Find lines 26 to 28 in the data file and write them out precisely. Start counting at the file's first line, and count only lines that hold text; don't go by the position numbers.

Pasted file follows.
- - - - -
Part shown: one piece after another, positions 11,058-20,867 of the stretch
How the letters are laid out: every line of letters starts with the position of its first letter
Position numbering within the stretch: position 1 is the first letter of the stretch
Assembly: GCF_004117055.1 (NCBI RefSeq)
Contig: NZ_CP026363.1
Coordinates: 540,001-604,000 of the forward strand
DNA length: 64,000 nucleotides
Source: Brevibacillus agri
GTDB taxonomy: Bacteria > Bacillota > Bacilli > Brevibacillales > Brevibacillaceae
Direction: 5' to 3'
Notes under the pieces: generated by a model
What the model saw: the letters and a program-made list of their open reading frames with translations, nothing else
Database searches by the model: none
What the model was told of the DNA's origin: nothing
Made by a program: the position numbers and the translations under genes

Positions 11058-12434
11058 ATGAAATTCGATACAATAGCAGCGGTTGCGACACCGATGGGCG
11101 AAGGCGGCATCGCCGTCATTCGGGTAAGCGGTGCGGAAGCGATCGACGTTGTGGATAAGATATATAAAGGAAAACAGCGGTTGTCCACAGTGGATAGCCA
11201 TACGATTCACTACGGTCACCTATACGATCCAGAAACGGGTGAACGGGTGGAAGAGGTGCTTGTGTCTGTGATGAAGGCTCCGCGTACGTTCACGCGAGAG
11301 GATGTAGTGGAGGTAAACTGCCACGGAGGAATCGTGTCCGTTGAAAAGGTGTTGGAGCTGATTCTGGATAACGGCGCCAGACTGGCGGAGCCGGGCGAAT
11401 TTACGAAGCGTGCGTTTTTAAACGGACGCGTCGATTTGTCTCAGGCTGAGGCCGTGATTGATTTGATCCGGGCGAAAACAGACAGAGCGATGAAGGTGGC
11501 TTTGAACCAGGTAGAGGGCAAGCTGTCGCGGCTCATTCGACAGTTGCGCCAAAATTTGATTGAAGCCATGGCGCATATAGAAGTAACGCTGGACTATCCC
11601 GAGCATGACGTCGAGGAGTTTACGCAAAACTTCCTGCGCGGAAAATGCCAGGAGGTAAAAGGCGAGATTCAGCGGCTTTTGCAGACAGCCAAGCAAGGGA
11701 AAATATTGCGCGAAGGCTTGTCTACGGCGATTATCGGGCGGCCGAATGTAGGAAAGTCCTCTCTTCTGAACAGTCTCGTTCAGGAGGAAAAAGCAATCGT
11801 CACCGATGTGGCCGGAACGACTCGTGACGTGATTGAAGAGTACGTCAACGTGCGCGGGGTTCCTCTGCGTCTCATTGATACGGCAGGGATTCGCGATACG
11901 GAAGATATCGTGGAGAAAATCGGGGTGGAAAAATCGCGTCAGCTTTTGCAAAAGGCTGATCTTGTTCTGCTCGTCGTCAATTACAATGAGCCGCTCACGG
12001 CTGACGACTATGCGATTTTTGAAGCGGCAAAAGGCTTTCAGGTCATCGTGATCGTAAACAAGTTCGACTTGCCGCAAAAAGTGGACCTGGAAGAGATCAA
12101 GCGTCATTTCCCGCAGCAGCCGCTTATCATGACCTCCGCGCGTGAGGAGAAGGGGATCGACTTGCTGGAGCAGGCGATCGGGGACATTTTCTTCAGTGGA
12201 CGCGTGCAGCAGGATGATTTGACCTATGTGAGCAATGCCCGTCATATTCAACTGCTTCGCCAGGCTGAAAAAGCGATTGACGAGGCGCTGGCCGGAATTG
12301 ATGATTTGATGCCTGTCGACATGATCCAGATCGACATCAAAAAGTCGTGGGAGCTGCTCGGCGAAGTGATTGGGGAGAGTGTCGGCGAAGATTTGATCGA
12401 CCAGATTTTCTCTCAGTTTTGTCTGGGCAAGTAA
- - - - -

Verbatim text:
11901 GAAGATATCGTGGAGAAAATCGGGGTGGAAAAATCGCGTCAGCTTTTGCAAAAGGCTGATCTTGTTCTGCTCGTCGTCAATTACAATGAGCCGCTCACGG
12001 CTGACGACTATGCGATTTTTGAAGCGGCAAAAGGCTTTCAGGTCATCGTGATCGTAAACAAGTTCGACTTGCCGCAAAAAGTGGACCTGGAAGAGATCAA
12101 GCGTCATTTCCCGCAGCAGCCGCTTATCATGACCTCCGCGCGTGAGGAGAAGGGGATCGACTTGCTGGAGCAGGCGATCGGGGACATTTTCTTCAGTGGA